We have the Deligne Pairing on a family of curve $\pi:X\to S$ by using $$\langle L,M\rangle_{\mathrm{Pic}^0(X/S)}=\det R\pi_*(L\otimes M) \otimes (\det R\pi_*L)^{-1}\otimes (\det R\pi_*M)^{-1} \otimes \det R\pi_*\mathcal{O}_X $$ where $\det R\pi_*E:=\det R^0\pi_* E \otimes (\det R^1\pi_* E)^{-1} $ is the determinant of cohomology.

Using the fact that the Deligne's pairing is multiplicative: $\langle L_1\otimes L_2,M\rangle = \langle L_1,M\rangle\otimes \langle L_2,M\rangle$ as well as $\langle L,M_1\otimes M_2\rangle = \langle L,M_1\rangle\otimes \langle L,M_2\rangle$, for any $n$-torsion of $\mathrm{Pic}^0(X/S)$ (denoted by $\mathrm{Pic}^0(X/S)[n]$) we can have two different trivialization.

$\langle L,M\rangle^{\otimes n}=\langle L^{\otimes n},M\rangle \cong \mathcal{O}_S$ or $\langle L,M\rangle^{\otimes n}=\langle L,M^{\otimes n}\rangle \cong \mathcal{O}_S$.

Here's the question:

I've seen here that the "difference of these" will be the Weil pairing, but I have a hard time proving that it actually is. I think this should be a standard fact, but I didn't find it anywhere. Any comment/reference suggestion is welcomed!

  • $\begingroup$ Maybe I am missing something subtle, but it appears to me that there is nothing "deep" behind the statement. I think the professor was simply trying to re-cast the definition using the language of algebraic group. If I recall correctly, Deligne pairing can be defined for any locally free sheaf over an algebraic curve. $\endgroup$ – Bombyx mori Feb 11 at 6:13
  • $\begingroup$ @Bombyxmori That's right, what I'm missing is the correct way of defining Deligne pairing, as the determinant notation doesn't give me a nice way to see this standard fact. Thanks for your comment. $\endgroup$ – Misaka01034 Feb 11 at 15:35

Let $C$ be a smooth projective curve (say over $\mathbf{C}$ for simplicity). Given $L,M \in \mathrm{Pic}^0(C)[n]$, recall that the Weil pairing $e_n(L,M)$ is defined as follows. First of all, for any $f \in \mathbf{C}(C)$ and any divisor $$D = \sum_{p \in C}n_pp$$ on $C$ with support disjoint from $\mathrm{div}(f)$, define $$f(D) = \prod_{p \in C} f(p)^{n_p}.$$

Let $l$ and $m$ be nonzero meromorphic sections of $L$ and $M$ and let $D_l = \mathrm{div}(l)$ and $D_m = \mathrm{div}(m)$ with disjoint supports. Then the Weil pairing of $L$ and $M$ is $$e_n(L,M) := \frac{l^n(D_m)}{m^n(D_l)} \in \mu_n.$$ The well-definedness of $e_n(L,M)$ is based on Weil's reciprocity law. If $\pi: X \to S$ is a family of curves over a connected base and $$\mathcal{L}, \mathcal{M} \in \mathrm{Pic}(X/S)^0[n],$$ then $e_n( \mathcal{L}_{|X_s}, \mathcal{M}_{|X_s})$ does not depend on $s \in S$ and will be denoted by $e_n( \mathcal{L}, \mathcal{M})$.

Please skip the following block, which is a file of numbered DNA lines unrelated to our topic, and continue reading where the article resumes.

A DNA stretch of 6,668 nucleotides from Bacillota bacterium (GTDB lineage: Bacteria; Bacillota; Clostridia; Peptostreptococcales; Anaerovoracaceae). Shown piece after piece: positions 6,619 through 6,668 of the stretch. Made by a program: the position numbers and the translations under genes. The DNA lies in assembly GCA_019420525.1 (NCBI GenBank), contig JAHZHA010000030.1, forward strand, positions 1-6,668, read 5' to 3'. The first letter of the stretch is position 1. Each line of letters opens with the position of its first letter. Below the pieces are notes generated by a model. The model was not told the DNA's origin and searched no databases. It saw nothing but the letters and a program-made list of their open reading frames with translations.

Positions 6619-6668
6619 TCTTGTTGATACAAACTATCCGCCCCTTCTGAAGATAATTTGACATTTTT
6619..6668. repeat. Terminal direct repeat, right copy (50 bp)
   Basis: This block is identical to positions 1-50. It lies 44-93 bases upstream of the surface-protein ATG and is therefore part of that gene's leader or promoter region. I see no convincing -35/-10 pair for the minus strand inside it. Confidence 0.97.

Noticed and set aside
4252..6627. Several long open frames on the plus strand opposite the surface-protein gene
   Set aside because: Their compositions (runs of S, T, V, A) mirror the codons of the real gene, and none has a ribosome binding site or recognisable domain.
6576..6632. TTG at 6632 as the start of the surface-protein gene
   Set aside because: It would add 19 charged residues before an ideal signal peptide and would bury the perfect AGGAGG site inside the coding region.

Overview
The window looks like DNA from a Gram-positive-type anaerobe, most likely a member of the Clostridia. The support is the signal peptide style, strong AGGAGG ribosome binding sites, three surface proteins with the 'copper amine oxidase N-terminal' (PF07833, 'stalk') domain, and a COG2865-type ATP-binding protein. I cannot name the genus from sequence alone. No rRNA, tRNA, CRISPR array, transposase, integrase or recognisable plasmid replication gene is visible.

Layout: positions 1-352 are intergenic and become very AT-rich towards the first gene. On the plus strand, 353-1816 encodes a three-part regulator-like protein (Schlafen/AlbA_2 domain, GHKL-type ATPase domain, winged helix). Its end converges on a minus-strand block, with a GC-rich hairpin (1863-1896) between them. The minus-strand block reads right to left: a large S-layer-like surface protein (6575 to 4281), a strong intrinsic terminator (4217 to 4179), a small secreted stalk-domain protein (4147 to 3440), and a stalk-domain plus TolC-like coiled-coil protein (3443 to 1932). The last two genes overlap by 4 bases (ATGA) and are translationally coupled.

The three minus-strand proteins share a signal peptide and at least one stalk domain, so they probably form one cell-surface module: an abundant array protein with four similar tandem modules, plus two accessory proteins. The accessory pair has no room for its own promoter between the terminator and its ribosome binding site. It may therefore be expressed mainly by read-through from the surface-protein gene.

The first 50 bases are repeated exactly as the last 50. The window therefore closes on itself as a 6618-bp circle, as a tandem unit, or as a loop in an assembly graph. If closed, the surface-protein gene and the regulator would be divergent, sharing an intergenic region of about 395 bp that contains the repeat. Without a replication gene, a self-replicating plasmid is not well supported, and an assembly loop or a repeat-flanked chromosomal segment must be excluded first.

In Geometry of algebraic curves Vol.2 p. 366-379, there is an equivalent definition of Deligne's pairing $\langle L,M\rangle$ as follows. Let $V$ be the free vector space generated by the symbols $(l,m)$ where $l$ and $m$ run through all nonzero meromorphic sections of $L$ and $M$ with disjoint supports. If $\sim$ is the equivalence relation on $V$ generated by $$(fl,m) \sim f(D_m)(l,m),$$ $$(l,fm) \sim f(D_l)(l,m)$$ for every $f \in \mathbf{C}(C)$, then Deligne's pairing of $L$ and $M$ is defined to be $$\langle L,M\rangle := V/\sim,$$ which, again based on Weil's reciprocity law, is a 1-dimensional vector space. This construction of Deligne's pairing can be generalized to a family of curves $\pi: X \to S$ which gives a line bundle over $S$ and Theorem XIII.5.8 of [GAC2] shows that it coincides with Deligne's definition, namely the one in your question (denoted by $\langle \bullet, \bullet \rangle_\pi$ in what follows).

To compare Deligne's pairing with Weil's pairing, as before let $\pi: X \to S$ be a family of curves over a connected base and $$\mathcal{L}, \mathcal{M} \in \mathrm{Pic}(X/S)^0[n].$$ Assume for simplicity that there exist rational sections $l,m$ of $\mathcal{L}$ and $\mathcal{M}$ such that $l_s := l_{|X_s}$ and $m_s := m_{|X_s}$ are rational functions on $X_s$ with disjoint supports for every $s\in S$. Then $\langle \mathcal{L}^{\otimes n},\mathcal{M}\rangle_{\pi,s}$ is generated by $(l_s^n,m_s)$ and we have $$(l_s^n,m_s) = l_s^n(D_{m_s}) \cdot (1,m_s).$$ Similarly, $\langle \mathcal{L},\mathcal{M}^{\otimes n}\rangle_{\pi,s}$ is generated by $$(l_s,m_s^n) = m_s^n(D_{l_s}) \cdot (l_s,1).$$ As $\langle \mathcal{L},\mathcal{O}_X \rangle_\pi$ and $\langle \mathcal{O}_X,\mathcal{M} \rangle_\pi$ are canonically isomorphic to $\mathcal{O}_S$, the "difference of trivializations" between $\langle \mathcal{L}^{\otimes n},\mathcal{M} \rangle_\pi$ and $\langle \mathcal{L},\mathcal{M}^{\otimes n} \rangle_\pi$ is therefore ${l_s^n(D_{m_s})}/{m_s^n(D_{l_s})} = e_n(\mathcal{L},\mathcal{M})$.

  • $\begingroup$ Thanks! This helps clarifying my confusion a lot! $\endgroup$ – Misaka01034 Feb 11 at 15:35

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